To run a similar service for double or triple the number of passengers would require an enormous investment in infrastructure: double- and triple-tracking, more trains, more stops, split-second scheduling. Costs would have to come down dramatically, requiring a dramatic boost in subsidies.
Moreover, passengers would have to change their attitudes and expectations. Most of today's train travellers are affluent seniors, in no rush to get anywhere. They travel for pleasure, not for urgent business or family matters.
Most air travelers, by contrast, would go crazy on a long-distance train. They're used to being cramped in an aluminum tube for a few hours, maybe with a video screen on the seat back in front of them. It's not as comfortable as the train, but it's brief. The idea of taking three days and nights just to attend a wedding or graduation, or a business meeting, would seem intolerable by comparison.
An airliner on wheels
The second stage of our trip was sharply different from the #2. The train from Toronto to Ottawa was, in effect, an airliner on rails.
Seats were extremely comfortable, even more than the seats in our roomettes. We could stow our luggage in either a special section at the front of the car, or in an overhead compartment. Snacks and drinks were available from carts pushed down the aisle. We'd brought our own lunch, and used airline-style pull-down tables.
Equally important, this train was fast. We stopped at a few stations along the way, but most of the time we rolled through the Ontario countryside at well over 100 km/h. So I can see why 80 percent of Canada's train traffic is in this Windsor-Quebec City corridor. Destinations are close, and you can generally go from downtown to downtown. It's actually cheaper, in money and time, to take the train than to fight traffic out to an airport, park, get on the plane, and then reverse the process at your destination. The same is almost true of cross-Canada train travel. Maybe you'd save a couple of hundred dollars if you drove, but it would be a costly saving. To drive from Vancouver to Toronto in three days would be impossible. You'd have to stop for meals, for sleep, for gas. Food, fuel and accommodations would all cost plenty. And you'd arrive exhausted and stressed.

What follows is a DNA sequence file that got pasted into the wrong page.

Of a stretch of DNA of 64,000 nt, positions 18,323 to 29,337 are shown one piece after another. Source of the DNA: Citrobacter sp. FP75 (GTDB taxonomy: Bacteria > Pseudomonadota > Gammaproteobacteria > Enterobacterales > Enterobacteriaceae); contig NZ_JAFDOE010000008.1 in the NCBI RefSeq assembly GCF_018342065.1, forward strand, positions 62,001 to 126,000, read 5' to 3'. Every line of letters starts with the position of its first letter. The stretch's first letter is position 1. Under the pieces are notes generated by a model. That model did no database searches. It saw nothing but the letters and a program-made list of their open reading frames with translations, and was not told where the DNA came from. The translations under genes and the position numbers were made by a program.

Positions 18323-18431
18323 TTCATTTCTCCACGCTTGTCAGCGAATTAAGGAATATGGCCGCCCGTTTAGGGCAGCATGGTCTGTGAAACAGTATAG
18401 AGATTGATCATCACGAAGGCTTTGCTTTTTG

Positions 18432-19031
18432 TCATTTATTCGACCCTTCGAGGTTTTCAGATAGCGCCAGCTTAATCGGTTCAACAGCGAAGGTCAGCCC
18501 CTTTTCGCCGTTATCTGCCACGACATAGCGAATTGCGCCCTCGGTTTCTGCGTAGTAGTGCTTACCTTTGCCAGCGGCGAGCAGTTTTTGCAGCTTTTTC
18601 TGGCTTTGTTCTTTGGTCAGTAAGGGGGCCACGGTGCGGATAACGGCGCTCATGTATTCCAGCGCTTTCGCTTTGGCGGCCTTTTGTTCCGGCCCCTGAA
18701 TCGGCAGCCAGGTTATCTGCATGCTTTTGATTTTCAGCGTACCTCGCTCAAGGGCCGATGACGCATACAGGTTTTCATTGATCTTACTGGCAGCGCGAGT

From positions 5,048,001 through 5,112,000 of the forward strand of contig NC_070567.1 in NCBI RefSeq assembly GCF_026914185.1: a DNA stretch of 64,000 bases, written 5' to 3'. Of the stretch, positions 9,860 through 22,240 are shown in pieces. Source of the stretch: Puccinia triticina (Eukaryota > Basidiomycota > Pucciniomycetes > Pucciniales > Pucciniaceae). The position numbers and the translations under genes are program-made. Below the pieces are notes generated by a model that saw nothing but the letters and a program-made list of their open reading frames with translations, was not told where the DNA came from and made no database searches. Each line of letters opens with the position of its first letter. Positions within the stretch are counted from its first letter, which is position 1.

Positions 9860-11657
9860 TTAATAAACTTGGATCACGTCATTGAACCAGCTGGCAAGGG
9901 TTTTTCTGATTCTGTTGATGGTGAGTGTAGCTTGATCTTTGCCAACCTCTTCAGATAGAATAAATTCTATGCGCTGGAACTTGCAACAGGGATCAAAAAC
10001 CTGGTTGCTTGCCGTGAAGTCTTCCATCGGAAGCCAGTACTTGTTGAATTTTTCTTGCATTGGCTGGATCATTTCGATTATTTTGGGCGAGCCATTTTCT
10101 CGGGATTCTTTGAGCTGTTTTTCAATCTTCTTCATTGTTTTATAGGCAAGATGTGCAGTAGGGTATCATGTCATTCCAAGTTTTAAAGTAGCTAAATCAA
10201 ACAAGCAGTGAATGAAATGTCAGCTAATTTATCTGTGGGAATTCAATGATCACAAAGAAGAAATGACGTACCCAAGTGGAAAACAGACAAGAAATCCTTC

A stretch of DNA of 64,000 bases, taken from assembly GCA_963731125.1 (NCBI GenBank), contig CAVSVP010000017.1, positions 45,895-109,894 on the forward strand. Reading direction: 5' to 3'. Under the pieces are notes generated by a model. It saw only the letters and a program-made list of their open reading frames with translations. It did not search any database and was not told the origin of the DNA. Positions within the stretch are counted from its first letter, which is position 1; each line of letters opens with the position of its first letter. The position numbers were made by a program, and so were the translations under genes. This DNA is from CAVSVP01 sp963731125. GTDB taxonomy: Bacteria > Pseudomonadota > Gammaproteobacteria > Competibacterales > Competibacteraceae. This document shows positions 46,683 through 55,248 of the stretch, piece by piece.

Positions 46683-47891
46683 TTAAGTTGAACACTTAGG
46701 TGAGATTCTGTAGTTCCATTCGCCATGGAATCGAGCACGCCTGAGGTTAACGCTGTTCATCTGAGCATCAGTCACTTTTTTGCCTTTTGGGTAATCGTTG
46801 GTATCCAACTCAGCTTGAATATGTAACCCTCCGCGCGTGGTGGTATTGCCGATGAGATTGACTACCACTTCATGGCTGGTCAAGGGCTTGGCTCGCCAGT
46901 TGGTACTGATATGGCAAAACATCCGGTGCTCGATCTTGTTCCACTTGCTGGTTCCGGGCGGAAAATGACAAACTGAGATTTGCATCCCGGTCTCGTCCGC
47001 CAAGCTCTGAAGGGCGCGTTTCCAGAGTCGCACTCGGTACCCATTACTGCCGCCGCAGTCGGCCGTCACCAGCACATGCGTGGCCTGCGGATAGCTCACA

When air travel is not an option
It seems likely that at some point air travel will cease to be an option for most of us, unless dirigibles make an unexpected comeback. Whether for long or short trips, we will have to travel by surface transport. Maybe it will be buses, moving in huge convoys down Highway 1. Maybe it will be hybrid cars, with computers keeping them at a safe distance from one another. But it could be trains.
Imagine a train like the Toronto-Ottawa shuttle, but with even better seating -- like that in airline business class, able to stretch into something like a bed. Imagine the train running on a dedicated track from Vancouver to Kelowna to Revelstoke and then to Calgary and points east.
Some trains would make scheduled stops along the way. Others would rocket from Vancouver to Calgary, then to Regina or Saskatoon, then to Winnipeg, and on to Toronto. Long-distance travelers could sleep in their seats, watch video or go online, and enjoy simple but tasty food.
Passengers would need to consider their journey as important as their destination -- an opportunity for fun, relaxation, and socializing. They would certainly be pleasanter than the aluminum tube that brought me home to Vancouver from Ottawa in five cramped hours.